So I think there are three phenomena going on here. First, our culture stigmatizes the hell out of sex with teenagers; most people tend to view an adult having sex with a teenager as morally wrong. Thus the population “people who are willing to have sex with teenagers” is disproportionately full of people who are willing to do morally wrong things, which includes spreading STIs, getting teenagers pregnant or having their children, and raping them.
Teenagers are generally lacking in life experience, as they are essentially beginning adults. This isn’t necessarily a reason not to date teenagers: one can imagine a society in which teenagers are supposed to date adults, because adults have their shit sorted out and can guide the teenager away from making serious mistakes. But it interacts poorly with a lot of adults who date teenagers being bad people, because teenagers are less skilled at identifying and avoiding bad people, because they don’t have any practice in it. This vulnerability is another reason why unethical people may be disproportionately attracted to dating teenagers.
Second, teenagers are legally unequal to adults to a degree that no adult is to another adult. They are not legally permitted to drink, smoke, consent to medical treatment themselves, work full-time, vote, or (in many cases) drive; they are not allowed to own property in their own name, even if they worked to earn it; if they decide to move out, the police will literally collect them to return them home; various other restrictions may apply to them, such as curfews. I think that this imbalance of power can poison the relationship. In part, this is because of material benefits that teenagers get from the relationship (being driven places, alcohol, getting to use the adult’s really cool video game collection); in part, it is because the imbalance of power winds up making Being An Adult seem really cool and glamorous, and thus perhaps blinding the teenager to flaws they would notice in someone their own age.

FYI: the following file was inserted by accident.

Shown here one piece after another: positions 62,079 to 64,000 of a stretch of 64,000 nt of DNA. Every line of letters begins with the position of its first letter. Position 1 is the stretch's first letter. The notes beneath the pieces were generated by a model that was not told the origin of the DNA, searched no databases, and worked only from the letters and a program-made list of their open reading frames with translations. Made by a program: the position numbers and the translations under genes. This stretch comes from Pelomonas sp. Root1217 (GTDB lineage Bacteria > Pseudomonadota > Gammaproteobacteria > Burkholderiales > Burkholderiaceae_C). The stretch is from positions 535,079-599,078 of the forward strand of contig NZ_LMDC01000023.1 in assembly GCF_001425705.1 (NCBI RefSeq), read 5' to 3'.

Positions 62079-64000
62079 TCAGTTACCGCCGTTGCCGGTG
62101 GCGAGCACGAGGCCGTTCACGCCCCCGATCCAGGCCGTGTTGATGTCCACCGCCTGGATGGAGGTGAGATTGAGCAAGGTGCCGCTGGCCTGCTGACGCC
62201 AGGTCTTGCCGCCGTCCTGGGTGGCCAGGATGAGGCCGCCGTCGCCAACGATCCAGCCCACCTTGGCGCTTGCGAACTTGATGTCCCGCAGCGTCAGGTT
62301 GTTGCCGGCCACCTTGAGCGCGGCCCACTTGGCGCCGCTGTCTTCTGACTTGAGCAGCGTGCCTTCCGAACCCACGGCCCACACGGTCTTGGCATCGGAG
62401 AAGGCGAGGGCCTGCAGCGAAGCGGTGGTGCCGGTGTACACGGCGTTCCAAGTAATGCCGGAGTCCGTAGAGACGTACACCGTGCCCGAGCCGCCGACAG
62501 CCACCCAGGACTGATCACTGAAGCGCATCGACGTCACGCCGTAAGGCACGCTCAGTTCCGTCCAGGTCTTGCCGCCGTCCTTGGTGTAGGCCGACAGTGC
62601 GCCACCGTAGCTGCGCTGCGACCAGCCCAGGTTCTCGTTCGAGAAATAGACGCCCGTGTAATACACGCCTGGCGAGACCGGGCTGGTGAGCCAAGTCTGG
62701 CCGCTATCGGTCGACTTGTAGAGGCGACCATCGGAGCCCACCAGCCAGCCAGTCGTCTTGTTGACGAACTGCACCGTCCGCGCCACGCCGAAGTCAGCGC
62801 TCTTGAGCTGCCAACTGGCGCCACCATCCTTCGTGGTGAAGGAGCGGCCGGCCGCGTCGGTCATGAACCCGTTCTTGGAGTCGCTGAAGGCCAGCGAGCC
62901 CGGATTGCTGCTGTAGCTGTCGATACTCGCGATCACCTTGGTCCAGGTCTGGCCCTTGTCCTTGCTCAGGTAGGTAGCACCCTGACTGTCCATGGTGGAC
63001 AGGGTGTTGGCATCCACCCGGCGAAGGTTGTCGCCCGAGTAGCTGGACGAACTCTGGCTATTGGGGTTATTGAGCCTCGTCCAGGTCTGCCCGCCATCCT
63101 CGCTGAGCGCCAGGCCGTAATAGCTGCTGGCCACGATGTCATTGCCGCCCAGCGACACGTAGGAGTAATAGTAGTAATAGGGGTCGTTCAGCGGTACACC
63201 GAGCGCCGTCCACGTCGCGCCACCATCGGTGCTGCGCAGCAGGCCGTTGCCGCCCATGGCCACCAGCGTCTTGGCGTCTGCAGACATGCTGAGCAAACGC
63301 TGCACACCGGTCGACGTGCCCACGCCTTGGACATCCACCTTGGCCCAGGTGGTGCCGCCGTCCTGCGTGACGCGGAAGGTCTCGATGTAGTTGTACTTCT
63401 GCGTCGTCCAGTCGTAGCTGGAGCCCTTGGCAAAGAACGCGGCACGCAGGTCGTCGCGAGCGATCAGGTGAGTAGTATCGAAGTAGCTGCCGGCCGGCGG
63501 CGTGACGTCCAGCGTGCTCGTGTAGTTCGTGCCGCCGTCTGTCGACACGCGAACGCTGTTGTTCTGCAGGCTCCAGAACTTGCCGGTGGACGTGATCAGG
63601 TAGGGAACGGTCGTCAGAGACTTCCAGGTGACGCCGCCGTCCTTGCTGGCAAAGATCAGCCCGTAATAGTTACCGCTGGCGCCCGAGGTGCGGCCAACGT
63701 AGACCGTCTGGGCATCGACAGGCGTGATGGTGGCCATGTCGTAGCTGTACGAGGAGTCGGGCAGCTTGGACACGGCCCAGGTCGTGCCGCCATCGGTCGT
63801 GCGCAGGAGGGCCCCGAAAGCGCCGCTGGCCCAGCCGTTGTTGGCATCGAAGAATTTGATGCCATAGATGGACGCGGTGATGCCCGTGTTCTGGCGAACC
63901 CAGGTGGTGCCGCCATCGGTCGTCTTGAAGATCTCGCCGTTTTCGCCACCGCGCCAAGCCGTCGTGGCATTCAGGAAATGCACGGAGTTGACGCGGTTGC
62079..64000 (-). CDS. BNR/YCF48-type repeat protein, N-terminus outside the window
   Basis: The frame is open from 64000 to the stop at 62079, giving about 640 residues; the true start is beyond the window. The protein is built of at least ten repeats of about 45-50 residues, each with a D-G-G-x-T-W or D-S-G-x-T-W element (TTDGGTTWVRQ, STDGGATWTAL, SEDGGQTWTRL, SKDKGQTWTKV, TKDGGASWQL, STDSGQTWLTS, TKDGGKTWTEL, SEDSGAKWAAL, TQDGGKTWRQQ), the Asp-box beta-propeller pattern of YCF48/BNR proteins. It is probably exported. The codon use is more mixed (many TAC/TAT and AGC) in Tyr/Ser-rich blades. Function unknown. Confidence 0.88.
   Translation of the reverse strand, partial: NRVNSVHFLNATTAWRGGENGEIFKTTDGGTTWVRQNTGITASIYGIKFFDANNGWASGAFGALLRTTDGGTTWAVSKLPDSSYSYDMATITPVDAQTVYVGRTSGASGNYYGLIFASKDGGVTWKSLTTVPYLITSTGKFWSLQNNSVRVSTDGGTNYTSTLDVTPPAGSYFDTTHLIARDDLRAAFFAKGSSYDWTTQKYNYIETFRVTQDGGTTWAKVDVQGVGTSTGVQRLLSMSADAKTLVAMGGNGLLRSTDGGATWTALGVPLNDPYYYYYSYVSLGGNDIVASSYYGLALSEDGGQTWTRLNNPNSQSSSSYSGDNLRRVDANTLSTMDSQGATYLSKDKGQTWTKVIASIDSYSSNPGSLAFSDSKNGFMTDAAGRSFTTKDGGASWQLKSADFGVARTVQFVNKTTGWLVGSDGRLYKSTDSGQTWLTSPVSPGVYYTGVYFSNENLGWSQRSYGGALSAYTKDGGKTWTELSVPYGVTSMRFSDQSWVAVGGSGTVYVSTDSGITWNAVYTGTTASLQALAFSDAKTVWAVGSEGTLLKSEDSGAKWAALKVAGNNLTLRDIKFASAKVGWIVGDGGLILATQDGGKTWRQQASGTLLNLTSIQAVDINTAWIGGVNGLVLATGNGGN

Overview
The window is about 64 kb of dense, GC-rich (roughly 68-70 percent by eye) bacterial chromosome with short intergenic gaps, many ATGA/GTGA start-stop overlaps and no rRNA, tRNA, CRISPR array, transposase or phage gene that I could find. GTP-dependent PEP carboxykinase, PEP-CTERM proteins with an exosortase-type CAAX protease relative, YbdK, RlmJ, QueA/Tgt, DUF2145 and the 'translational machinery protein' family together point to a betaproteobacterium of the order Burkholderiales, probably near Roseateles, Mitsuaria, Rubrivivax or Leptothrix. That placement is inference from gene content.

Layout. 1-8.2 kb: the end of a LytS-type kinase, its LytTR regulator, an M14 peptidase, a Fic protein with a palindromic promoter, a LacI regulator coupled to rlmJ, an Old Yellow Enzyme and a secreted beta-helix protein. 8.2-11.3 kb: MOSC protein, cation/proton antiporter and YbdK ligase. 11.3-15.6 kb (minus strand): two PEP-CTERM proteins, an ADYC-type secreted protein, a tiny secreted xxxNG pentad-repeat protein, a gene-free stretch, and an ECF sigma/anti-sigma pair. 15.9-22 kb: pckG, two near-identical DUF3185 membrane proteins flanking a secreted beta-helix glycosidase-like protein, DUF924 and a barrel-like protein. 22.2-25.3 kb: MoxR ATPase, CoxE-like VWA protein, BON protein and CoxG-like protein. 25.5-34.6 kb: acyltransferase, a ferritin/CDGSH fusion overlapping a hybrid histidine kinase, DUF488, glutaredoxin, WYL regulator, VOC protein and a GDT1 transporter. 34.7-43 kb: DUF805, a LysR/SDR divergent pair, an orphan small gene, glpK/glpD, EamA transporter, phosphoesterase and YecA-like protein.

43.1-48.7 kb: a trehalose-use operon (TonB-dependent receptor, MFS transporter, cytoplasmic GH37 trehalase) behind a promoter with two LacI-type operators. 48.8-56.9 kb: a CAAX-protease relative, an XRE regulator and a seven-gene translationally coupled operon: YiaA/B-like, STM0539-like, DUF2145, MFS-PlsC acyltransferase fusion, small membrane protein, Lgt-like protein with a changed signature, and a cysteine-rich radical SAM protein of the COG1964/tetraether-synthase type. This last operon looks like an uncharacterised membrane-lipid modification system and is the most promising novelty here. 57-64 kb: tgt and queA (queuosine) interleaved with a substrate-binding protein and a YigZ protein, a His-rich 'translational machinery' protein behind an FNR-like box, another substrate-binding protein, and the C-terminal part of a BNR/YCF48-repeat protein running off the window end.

Now, you might argue “hey! Ozy! I’m a youth rights supporter! I personally believe that teenagers should be allowed to own property, that emancipation should be significantly easier, that teenagers should be able to consent to medical treatment themselves, and that a teenager should be able to drink and smoke to their heart’s content!” I may or may not agree with you (I think teenagers owning property is a good idea, but am not convinced about making it legal for teenagers to smoke), but regardless the issue is not what you think should exist, but what exists right now.